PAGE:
A part of everything is here in me
February 9, 2018 11:08 AM   Subscribe

 
I find this album remarkable because it seems to BARELY have any percussion played on it at all, instead relying on the strumming of guitars to provide what drums normally would. It's like music that would be played on your front porch, only done in a studio.
posted by hippybear at 11:10 AM on February 9 [3 favorites]


This and "Aerie" (which, as I discovered as an adult, had song writing credits from some serious heavy-hitters) comprised the 8-track soundtrack of my childhood.

Thanks!
posted by notsnot at 11:20 AM on February 9 [1 favorite]


So this album was in my dad's LP collection, and it's how I came to "Paradise" as a kid - it was only later in life when I first heard John Prine that I was like "Oh. I thought that was a JOHN DENVER song!"

Anyway, by that point the lyrics were burned into my brain. So about two weeks ago, I was standing on a street corner waiting for the light to change and this one guy was talking about John Prine to his buddy, who didn't seem that familiar with his songs, so he was talking about the songwriting in "Paradise." He said some like "There's this amazing line where he talks about the smell of snakes...oh, I can't quite remember it..."

At that point I whirled around and said "Where the air smelled like snakes and we'd shoot with our pistols/But empty pop bottles is all we would kill!!!"

The guy was like "THAT'S IT! THANK YOU!"

I think his buddy thought I was a completely unhinged rando.

Then I said, with an overabundance of enthusiasm, "And actually, I know the lyrics off by heart thanks to John Denver's Rock Mountain High album!"

He was like "Oh, that's an awesome album!"

I think this just confirmed his buddy's initial impression of me.

Anyway.

This is the second time in two weeks my introduction to Paradise via John Denver has come to mind.

I find this album remarkable because it seems to BARELY have any percussion played on it at all

In my childhood memory of giving this album repeat listens, I can clearly recall that the percussive guitar on "Prisoners" really grabbed me. This is a great album.

Thanks for the post!
posted by mandolin conspiracy at 11:39 AM on February 9 [13 favorites]


I'm gonna say it; John Denver had the best male voice in 20th Century pop. That doesn't make him the best singer; but man, that voice. Like an angel.
posted by Admiral Viceroy at 11:46 AM on February 9 [12 favorites]


> man, that voice

It feels so simple, but is still always effortlessly in tune. A little bit of "here we go!" for the "never saw eagles flyyyyy!" is as much work as he seems to put into it. I know that that's not right, that he was a dedicated professional -- but he sounds so casual.
posted by The corpse in the library at 11:56 AM on February 9 [4 favorites]


but is still always effortlessly in tune.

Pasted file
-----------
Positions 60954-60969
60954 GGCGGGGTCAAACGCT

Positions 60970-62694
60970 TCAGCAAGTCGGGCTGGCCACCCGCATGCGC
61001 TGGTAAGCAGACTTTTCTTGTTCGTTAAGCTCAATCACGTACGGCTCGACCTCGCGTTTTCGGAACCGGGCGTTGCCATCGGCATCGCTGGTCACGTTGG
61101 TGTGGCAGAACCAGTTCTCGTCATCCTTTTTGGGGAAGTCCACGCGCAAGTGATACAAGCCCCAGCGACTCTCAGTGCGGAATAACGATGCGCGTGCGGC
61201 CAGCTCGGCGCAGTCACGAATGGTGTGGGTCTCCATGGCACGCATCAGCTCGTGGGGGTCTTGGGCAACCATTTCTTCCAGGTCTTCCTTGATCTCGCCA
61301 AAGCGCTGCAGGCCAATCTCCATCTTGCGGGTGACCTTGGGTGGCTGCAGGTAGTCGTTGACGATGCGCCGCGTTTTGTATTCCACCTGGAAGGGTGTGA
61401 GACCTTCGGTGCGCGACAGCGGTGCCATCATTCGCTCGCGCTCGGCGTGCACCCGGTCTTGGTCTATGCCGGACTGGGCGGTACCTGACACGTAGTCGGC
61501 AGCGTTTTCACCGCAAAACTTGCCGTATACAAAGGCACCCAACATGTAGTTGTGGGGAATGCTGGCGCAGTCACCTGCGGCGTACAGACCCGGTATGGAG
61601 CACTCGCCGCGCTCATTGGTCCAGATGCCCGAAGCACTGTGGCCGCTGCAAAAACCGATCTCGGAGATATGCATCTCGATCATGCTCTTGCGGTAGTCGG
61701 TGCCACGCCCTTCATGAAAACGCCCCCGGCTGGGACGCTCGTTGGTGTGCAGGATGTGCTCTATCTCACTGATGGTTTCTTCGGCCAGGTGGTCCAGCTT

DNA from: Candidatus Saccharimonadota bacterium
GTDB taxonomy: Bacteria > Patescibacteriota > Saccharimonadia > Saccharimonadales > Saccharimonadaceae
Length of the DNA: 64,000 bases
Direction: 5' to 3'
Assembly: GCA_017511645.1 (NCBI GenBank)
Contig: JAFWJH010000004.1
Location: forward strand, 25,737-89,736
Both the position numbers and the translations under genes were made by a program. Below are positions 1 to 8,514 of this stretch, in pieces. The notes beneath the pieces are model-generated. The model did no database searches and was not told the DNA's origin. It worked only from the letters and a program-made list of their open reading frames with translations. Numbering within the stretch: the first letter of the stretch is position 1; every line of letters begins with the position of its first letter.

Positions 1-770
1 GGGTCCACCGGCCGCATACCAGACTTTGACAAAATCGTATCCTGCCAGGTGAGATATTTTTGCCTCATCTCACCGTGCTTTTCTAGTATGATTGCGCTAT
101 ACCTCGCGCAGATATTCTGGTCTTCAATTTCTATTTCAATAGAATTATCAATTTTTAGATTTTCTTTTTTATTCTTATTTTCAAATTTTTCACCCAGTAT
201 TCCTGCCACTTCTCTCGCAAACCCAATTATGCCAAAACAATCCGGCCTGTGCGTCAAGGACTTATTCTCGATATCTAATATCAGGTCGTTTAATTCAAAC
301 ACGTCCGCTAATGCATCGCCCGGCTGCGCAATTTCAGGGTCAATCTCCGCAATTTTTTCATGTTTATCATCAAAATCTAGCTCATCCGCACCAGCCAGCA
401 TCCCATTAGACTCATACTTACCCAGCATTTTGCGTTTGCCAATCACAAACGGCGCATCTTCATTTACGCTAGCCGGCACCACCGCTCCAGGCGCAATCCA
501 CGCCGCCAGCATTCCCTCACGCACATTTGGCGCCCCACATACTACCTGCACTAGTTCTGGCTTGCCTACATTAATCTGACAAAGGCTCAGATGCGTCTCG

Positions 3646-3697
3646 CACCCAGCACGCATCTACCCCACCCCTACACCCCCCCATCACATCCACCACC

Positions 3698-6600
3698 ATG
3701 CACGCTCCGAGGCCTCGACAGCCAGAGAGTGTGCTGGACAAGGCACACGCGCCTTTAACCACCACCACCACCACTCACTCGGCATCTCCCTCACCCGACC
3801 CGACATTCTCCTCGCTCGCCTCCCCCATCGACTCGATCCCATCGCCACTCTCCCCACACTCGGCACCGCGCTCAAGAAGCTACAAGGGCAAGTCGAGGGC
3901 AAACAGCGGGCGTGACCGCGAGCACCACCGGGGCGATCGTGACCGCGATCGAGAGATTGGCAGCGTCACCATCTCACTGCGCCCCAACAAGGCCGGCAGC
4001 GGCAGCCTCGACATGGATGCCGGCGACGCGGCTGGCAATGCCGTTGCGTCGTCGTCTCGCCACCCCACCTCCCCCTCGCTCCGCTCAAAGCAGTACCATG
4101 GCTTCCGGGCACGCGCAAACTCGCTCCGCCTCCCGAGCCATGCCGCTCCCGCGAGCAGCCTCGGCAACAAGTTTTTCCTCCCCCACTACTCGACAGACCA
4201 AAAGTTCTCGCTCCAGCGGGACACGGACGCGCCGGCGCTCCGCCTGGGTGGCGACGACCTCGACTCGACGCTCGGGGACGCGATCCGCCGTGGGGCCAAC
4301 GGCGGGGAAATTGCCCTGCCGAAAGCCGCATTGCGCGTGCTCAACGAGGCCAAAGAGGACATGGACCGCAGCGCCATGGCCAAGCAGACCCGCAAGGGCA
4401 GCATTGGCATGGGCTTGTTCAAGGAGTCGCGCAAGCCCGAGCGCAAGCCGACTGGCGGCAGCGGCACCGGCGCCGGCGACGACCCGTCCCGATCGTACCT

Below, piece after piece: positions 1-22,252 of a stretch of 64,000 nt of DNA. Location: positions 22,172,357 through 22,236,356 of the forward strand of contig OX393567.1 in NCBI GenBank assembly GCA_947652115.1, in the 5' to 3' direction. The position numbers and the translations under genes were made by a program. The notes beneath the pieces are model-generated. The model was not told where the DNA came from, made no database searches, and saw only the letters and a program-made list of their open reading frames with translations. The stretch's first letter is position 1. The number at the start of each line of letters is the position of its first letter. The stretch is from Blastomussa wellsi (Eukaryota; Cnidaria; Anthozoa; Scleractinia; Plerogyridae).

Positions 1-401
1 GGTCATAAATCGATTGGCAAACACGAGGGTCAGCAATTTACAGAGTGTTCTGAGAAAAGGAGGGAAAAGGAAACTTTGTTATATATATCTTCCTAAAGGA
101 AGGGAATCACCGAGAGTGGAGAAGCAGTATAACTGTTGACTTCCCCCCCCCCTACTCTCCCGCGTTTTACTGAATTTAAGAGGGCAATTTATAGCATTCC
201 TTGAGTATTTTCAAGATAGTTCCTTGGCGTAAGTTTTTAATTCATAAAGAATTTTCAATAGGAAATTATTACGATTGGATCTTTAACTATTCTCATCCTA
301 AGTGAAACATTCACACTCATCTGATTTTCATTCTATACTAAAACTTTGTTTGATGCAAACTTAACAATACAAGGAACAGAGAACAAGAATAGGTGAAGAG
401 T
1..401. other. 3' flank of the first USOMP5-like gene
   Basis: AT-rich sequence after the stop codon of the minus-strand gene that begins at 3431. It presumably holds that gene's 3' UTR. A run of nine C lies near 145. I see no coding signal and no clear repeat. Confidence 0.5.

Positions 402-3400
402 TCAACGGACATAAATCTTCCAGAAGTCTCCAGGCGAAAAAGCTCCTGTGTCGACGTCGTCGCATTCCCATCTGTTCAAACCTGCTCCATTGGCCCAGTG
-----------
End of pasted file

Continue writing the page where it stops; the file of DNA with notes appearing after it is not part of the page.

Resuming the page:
And this is 1972. All the vocal tuning technology we have now didn't exist then. He actually sang all that stuff and sang it that well.
posted by hippybear at 12:02 PM on February 9 [7 favorites]


John Denver at the PMRC Hearings 1 2
posted by fearfulsymmetry at 12:05 PM on February 9 [4 favorites]


> He actually sang all that stuff

Here's a lovely version of Prisoners, showing how well he can do it live (that is, just like in the studio).
posted by The corpse in the library at 12:07 PM on February 9


I had thought Denver was a total square and had no time for him by the mid-80's, but when he joined Zappa and Dee Snyder in fighting the PMRC, my respect for him shot through the roof. I'm still on the fence about his music, but I will always admire him for bringing his wholesome reputation to congress and then - BOOM - fighting against censorship. One of us, one of us.
posted by Joey Michaels at 12:27 PM on February 9 [6 favorites]


My parents had him on 8-track. Loved it.
posted by 4ster at 12:33 PM on February 9


Of course, the mild-mannered Denver occasionally cut loose.
posted by DrAstroZoom at 12:36 PM on February 9 [1 favorite]


I am a Coloradan, and, thus, have really really complicated feelings about John Denver. "Rocky Mountain High" is one of our state songs (the other one, no one has listened to, played, or sung for at least 80 years, probably), and helped spur a ton of migration here in the 1970s and 1980s, along with making people think my home state is filled with white people in down vests hanging out by mountain streams.

When I'm home, hearing the song makes me one to stab someone in the hand.

But now I live in a different part of the country, and when I hear it in a restaurant or the grocery store, I get really homesick and sniffly and wish I was wearing a down vest next to a mountain stream.
posted by heurtebise at 12:47 PM on February 9 [14 favorites]


Last week it was Ernest movies, this week, John Denver.
DAMMIT METAFILTER I AM TRYING TO BE COOL HERE.

Like most houses in the 70's we had an 8 track player, and we had John Denver's Greatest Hits, and my best friend and I thought he was one of the best. Things. EVER.
Everyone else in the Tampa Bay area loved Jimmy Buffett or Rush or Skynyrd, we had John Denver.
Both of us are hitting the mid-fifties, and still think he's wonderful.
Big regret? Not seeing him in concert.